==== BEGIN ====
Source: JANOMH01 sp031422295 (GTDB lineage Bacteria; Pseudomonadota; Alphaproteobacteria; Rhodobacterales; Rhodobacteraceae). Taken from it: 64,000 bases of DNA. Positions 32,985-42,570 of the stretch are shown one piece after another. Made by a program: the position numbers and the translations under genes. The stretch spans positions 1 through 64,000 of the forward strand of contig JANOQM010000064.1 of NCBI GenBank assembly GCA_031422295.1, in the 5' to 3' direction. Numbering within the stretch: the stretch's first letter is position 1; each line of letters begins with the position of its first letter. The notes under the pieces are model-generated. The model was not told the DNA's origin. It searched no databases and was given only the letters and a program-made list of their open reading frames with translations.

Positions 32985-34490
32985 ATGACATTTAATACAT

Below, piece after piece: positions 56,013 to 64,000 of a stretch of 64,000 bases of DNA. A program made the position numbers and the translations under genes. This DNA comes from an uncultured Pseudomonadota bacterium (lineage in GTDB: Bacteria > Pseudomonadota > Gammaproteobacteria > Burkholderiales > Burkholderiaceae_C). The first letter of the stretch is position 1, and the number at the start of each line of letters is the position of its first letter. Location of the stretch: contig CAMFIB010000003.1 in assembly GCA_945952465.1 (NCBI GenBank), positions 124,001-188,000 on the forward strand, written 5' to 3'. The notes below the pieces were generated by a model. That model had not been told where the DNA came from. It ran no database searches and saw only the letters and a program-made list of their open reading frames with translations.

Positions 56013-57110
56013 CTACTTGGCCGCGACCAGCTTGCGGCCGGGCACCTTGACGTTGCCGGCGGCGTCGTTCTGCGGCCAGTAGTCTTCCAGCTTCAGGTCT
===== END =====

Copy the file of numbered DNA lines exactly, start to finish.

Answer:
Source: JANOMH01 sp031422295 (GTDB lineage Bacteria; Pseudomonadota; Alphaproteobacteria; Rhodobacterales; Rhodobacteraceae). Taken from it: 64,000 bases of DNA. Positions 32,985-42,570 of the stretch are shown one piece after another. Made by a program: the position numbers and the translations under genes. The stretch spans positions 1 through 64,000 of the forward strand of contig JANOQM010000064.1 of NCBI GenBank assembly GCA_031422295.1, in the 5' to 3' direction. Numbering within the stretch: the stretch's first letter is position 1; each line of letters begins with the position of its first letter. The notes under the pieces are model-generated. The model was not told the DNA's origin. It searched no databases and was given only the letters and a program-made list of their open reading frames with translations.

Positions 32985-34490
32985 ATGACATTTAATACAT

Below, piece after piece: positions 56,013 to 64,000 of a stretch of 64,000 bases of DNA. A program made the position numbers and the translations under genes. This DNA comes from an uncultured Pseudomonadota bacterium (lineage in GTDB: Bacteria > Pseudomonadota > Gammaproteobacteria > Burkholderiales > Burkholderiaceae_C). The first letter of the stretch is position 1, and the number at the start of each line of letters is the position of its first letter. Location of the stretch: contig CAMFIB010000003.1 in assembly GCA_945952465.1 (NCBI GenBank), positions 124,001-188,000 on the forward strand, written 5' to 3'. The notes below the pieces were generated by a model. That model had not been told where the DNA came from. It ran no database searches and saw only the letters and a program-made list of their open reading frames with translations.

Positions 56013-57110
56013 CTACTTGGCCGCGACCAGCTTGCGGCCGGGCACCTTGACGTTGCCGGCGGCGTCGTTCTGCGGCCAGTAGTCTTCCAGCTTCAGGTCT